lone77starposted 5 years agoin reply to this

      It used to be that way in America. HR 347, NDAA, SOPA, PIPA, CISPA and others are threatening free speech more and more.

      And the "savages" may merely be our own CIA agent provocateurs stirring things up. Just look at Operation 9/11, Northwoods, etc.

  3. Admiral Murrah profile image70
    Admiral Murrahposted 5 years ago

    It is presumptuous and prejudicial to blame the killing of a diplomat and their staff onto a film. The United States has a long tradition of freedom of the press. There have been many controversies surrounding books and publications, which includes film, but that does not lead to making them liable for the actions of others. That kind of logic would lead to blaming the largest loss of life we have seen in the War Between the State on Harriet Beecher Stowe's Uncle Tom's Cabin. I do not view Stowe as a murderer any more than I do the film maker. 

    Although D. W. Griffith's flim, Birth of a Nation stirred quite a controversy, he was not held liable for the riots and reactions to the film. Nor was Spike Lee held accountable for reactions to his film Jungle Fever.

    When 8,000 students at the University of Texas protested firings over John Don Passos' USA, the author was not held liable. Nor was James Joyce held liable for the sexual revolution when his controversial novel Ulysses came out.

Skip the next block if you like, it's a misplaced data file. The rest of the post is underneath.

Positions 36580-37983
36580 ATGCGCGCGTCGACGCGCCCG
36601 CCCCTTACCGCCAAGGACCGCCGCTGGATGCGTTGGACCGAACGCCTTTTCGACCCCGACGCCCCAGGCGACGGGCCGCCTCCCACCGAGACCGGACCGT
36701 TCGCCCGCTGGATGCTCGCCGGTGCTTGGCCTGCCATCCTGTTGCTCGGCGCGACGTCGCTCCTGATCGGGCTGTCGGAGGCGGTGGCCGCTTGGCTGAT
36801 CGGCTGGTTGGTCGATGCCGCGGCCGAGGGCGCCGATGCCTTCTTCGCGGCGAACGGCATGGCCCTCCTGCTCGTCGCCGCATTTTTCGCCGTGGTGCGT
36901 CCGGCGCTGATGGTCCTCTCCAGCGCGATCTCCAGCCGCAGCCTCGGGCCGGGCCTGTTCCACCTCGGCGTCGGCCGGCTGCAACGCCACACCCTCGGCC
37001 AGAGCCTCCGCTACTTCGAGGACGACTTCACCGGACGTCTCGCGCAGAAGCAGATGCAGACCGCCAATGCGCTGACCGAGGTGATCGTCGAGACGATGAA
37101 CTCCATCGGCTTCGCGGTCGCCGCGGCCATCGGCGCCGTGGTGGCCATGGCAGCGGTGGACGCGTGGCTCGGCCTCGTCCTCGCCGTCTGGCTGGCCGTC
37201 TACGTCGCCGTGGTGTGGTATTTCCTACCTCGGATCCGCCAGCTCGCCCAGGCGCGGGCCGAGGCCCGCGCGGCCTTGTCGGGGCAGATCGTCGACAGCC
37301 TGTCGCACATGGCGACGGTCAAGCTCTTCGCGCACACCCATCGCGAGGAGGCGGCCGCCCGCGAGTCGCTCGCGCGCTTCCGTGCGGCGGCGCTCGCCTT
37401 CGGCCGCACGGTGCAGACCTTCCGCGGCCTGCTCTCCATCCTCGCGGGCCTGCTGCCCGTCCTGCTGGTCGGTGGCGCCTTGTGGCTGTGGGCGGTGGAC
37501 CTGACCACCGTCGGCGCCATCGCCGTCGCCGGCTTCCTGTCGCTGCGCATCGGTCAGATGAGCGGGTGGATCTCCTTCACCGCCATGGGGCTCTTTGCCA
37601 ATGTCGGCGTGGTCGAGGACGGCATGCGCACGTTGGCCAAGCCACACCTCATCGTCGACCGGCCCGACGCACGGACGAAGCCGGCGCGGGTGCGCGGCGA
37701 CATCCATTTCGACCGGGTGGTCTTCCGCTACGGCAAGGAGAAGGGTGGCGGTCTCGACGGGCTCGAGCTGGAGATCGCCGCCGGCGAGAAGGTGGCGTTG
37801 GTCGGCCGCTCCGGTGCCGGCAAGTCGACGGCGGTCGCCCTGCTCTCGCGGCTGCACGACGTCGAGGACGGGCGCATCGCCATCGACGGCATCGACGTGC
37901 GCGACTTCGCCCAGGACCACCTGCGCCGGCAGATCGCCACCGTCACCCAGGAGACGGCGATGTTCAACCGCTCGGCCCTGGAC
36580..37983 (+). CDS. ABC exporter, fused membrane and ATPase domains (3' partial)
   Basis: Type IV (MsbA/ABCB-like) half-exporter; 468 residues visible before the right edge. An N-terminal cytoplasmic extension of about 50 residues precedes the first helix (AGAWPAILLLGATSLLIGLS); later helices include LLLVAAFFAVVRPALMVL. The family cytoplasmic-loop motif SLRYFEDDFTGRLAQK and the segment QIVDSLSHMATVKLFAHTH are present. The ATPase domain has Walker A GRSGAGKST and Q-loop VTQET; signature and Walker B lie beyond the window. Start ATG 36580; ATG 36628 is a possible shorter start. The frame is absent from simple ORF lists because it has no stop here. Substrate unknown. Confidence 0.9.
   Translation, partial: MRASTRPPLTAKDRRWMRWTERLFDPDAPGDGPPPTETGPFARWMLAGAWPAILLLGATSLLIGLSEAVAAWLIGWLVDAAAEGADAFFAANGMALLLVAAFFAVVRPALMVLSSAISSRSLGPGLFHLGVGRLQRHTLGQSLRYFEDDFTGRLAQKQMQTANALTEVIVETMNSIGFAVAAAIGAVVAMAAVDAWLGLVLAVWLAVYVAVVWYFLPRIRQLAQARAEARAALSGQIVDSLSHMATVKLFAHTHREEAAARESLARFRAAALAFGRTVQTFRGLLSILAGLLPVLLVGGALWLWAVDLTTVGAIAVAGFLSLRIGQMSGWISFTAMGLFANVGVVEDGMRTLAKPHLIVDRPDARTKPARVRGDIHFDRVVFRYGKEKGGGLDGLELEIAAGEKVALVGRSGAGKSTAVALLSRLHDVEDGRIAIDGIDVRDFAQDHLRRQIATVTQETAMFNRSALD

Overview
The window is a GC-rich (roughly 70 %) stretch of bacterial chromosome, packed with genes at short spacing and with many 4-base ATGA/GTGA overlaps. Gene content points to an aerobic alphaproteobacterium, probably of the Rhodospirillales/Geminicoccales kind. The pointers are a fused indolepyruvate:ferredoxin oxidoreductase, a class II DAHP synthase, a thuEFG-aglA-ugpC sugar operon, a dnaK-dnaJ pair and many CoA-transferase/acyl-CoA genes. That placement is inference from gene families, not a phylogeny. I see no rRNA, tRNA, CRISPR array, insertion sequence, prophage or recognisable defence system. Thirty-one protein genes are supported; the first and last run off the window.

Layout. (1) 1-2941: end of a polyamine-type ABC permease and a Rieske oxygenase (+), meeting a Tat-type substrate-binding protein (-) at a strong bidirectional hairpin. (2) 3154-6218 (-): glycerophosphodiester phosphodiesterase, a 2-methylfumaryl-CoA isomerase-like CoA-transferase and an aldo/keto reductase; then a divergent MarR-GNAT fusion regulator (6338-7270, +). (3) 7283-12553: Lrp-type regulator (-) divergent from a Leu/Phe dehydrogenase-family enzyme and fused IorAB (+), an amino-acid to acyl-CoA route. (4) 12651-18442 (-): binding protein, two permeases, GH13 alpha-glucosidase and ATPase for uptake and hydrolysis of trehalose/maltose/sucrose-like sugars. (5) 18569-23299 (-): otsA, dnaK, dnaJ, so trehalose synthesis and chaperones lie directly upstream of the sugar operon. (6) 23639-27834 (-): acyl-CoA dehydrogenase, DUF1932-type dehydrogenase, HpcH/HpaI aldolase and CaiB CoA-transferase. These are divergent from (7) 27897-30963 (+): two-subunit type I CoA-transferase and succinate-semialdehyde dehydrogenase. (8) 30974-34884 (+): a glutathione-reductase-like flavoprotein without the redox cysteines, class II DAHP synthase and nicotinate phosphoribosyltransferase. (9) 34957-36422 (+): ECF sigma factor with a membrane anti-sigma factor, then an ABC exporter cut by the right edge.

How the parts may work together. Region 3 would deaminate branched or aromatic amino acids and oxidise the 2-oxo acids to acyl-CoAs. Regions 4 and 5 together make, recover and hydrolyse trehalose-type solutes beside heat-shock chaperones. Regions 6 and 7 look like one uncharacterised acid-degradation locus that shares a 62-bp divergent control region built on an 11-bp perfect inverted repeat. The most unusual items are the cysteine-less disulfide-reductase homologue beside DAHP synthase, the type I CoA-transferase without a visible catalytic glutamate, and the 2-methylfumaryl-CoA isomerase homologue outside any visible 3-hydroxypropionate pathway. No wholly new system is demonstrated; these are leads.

It is dangerous to hold a filmmaker or author liable for the reactions of others to their creative works. It is even more dangerous to do so on an international level. Holding authors to legal standards of other nations is a dangerous precedent. When James Joyce's Ulysses was being confiscated in the United States, no one was suing him for breaking United States decency laws in French courts. Although Salmon Rushie and Alexander Solzhenitsyn were wanted in their home nations for what they published, they found safety overseas partly due to the fact that the laws of those nations did not extend to other nations.  In a similar manner it is dangerous to have other nations attempting to enforce their standards on the United States. You may not like the films of filmmakers or the books of various authors, but that does not mean that you hold them liable for the reactions that people have to their works, especially when the reactions are in foreign nations.